[review] Elina Lappalainen: A Frankfurter on a Plate. Where Does our Food Come From?

Lappalainen, ElinaNakki lautasella kansi
Illustrations Christel Rönns
Nakki lautasella. Mistä ruoka tulee? [’A Frankfurter on a Plate. Where Does our Food Come From? ’]
Tammi 2015
ISBN 978-951-31-8197-0

The journalist and nonfiction author Elina Lappalainen has written about livestock production before. In 2012, she won the most respected Finnish prize for nonfiction, the Tieto-Finlandia, with her book about how our food has lived its life. Now she has taken on the same topic, namely, livestock production, and written a picture book for children about it. The Finlandia Junior-winning illustrator and children’s author Christel Rönns has illustrated the book and the result is a balanced work of nonfiction.

The book introduces modern farm life and livestock production from the point of view of Aleksi and his cousin Emilia. Emilia’s father is a veterinary physician who takes the children with him on his visits to look at the farm animals. They visit a dairy farm, a pig farm, a hen house and a chicken farm. In the beginning of the book, Aleksi is very suspicious about the whole trip: “I don’t want to go to a stinky pig farm!” he blusters.

Children get to see different kinds of modern farms and farmers as well as farm animals and their living conditions. For example, they are introduced to a milking robot and small piglets. Text boxes provide the reader with additional information: what happens to bull calves and what kind of a nest a chicken needs. In addition, different farm animals are presented in detailed spreads where the vet tells even more about the animals and their needs. Illustrations describe the conditions and the anatomy of the animals in a very realistic manner. However, the animals are presented sympathetically, with human characteristics. This allows the reader to easily see whether they are happy or not.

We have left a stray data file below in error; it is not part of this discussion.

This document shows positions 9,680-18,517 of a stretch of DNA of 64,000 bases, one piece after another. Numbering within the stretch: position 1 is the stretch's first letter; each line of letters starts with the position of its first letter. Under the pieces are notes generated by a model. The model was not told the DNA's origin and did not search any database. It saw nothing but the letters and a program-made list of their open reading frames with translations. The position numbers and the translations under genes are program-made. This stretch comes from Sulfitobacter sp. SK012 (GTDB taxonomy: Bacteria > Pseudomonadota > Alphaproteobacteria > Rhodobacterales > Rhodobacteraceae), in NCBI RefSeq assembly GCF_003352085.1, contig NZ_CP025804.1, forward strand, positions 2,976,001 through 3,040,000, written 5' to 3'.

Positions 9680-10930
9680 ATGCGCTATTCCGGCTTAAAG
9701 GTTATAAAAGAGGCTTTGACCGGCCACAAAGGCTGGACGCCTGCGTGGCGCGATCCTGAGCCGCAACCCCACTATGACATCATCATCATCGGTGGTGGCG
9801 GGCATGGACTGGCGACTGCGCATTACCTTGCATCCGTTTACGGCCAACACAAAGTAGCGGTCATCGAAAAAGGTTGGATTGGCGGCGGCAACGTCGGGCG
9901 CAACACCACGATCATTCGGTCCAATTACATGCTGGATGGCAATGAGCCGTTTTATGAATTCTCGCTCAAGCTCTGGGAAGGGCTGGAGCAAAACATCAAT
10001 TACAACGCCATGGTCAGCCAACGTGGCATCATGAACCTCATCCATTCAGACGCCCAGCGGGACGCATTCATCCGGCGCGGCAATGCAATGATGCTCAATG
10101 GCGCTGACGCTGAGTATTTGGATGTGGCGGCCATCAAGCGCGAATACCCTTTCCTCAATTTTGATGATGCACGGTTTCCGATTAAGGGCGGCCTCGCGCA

Children’s books often romanticise the countryside. This book tends to be more realistic: it smells like manure, a milking robot does the milking of cows and chickens live in a huge hall. All the details are there. The book shows farms with animals in decent conditions, but it also highlights things that could be better. A couple of grievances are told by the farmer herself, which is a good solution. Sure she wants her animals to be well. When an egg farmer gives the children some eggs, she says: ”These are free-range eggs. I prefer to give you them. It makes me so happy to watch chickens outside.”

Livestock production really is not an easy subject for a children’s book. This book succeeds surprisingly well by being realistic without horrifying anyone. It gives the reader the freedom to think for themselves and to form their own views on the matter. Animals are presented as valuable beings whose welfare is a human responsibility. Giving up meat is not considered as the only option, but it does not have to be consumed every day. Indirectly, the book emphasizes the responsibility of the consumer. Producers produce the kind of meat consumers buy, what they opt for. As Emilia’s mother assures: “We only eat the meat of happy animals.”

Jutta Setälä


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